Geology

Depth to bedrock (see the figure below) is an important consideration in land use planning. It indicates areas that will support agriculture and areas that have development constraints such as rock outcroppings and septic challenges. A summary of Stearns County’s geological characteristics are summarized below.

  • Areas in Stearns County with over 100 feet of soil depth to bedrock tend to support agricultural land uses.
  • Areas with shallowest depth to bedrock (less than 50 feet) are in proximity to waterways and are likely locations for stone and aggregate mining (see sidebar).
  • Eastern and western Stearns County are underlain with igneous and metamorphic rock.
  • Central Stearns County is underlain with sedimentary rocks. The bedrock is covered by glacial material ranging from about 50 feet depth in the east to 350 feet depth in Collegeville Township to 200 feet depth in western parts of the County.
Aggregate Resources: The following resources and regulations are examples of tools used to help manage and protect Stearns County's aggregate resources. These tools, and others should be referenced when making planning decisions that impact these resources.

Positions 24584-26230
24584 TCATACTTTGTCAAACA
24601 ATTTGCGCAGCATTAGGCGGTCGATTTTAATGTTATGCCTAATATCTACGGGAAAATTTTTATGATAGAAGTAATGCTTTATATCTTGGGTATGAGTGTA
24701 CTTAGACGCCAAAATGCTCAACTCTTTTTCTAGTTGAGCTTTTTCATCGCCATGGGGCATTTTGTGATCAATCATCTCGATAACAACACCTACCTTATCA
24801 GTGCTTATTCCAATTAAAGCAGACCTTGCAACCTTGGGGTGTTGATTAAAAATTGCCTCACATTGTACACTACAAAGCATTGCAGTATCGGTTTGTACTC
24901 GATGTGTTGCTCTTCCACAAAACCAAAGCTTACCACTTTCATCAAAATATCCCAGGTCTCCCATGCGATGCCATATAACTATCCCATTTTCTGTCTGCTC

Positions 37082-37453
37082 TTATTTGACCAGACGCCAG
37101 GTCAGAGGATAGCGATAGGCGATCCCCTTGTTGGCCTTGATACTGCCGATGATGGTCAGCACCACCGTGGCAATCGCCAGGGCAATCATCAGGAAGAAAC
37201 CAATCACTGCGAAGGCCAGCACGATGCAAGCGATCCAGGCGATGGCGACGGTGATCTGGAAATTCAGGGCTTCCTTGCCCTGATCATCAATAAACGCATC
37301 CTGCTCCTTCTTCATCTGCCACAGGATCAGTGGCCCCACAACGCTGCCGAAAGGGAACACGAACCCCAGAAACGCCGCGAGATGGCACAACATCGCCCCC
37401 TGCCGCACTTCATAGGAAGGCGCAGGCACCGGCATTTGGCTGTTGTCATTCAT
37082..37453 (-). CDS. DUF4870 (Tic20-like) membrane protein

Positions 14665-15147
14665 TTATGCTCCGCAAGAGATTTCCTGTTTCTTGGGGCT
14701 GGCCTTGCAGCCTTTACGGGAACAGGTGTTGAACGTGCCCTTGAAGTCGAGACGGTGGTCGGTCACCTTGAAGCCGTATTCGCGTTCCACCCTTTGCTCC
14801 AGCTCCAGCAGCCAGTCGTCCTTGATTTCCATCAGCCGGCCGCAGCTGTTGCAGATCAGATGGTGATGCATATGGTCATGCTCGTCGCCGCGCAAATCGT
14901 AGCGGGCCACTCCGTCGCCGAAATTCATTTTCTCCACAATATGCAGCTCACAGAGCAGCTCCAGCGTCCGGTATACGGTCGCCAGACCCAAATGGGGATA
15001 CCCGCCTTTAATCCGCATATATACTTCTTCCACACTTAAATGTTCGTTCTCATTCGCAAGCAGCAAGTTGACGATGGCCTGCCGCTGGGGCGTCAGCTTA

• Mining Standards: Stearns County's mining standards can be found in Stearns County Land Use Ordinance #439 Section 7.17
  • Mining (Gravel Operations): New mining operations are required to be permitted
    by the County or Township depending
    on their location. There are three types of mining operations or permits (i.e., Existing, pre-ordinance mining operations (POMO), Administrative Mining Permit, and a Interim Use Permit (IUP)).
  • Aggregate Resource Maps: The DNR Interactive Aggregate Resource Mapping website provides information about the distribution of quality aggregate resources for local units of government, citizens, land use planners, private companies and environmental groups.
  • The Stearns County Comprehensive Water Plan (2013) and the Stearns County Geologic Atlas describe in detail the geologic history of Stearns County.

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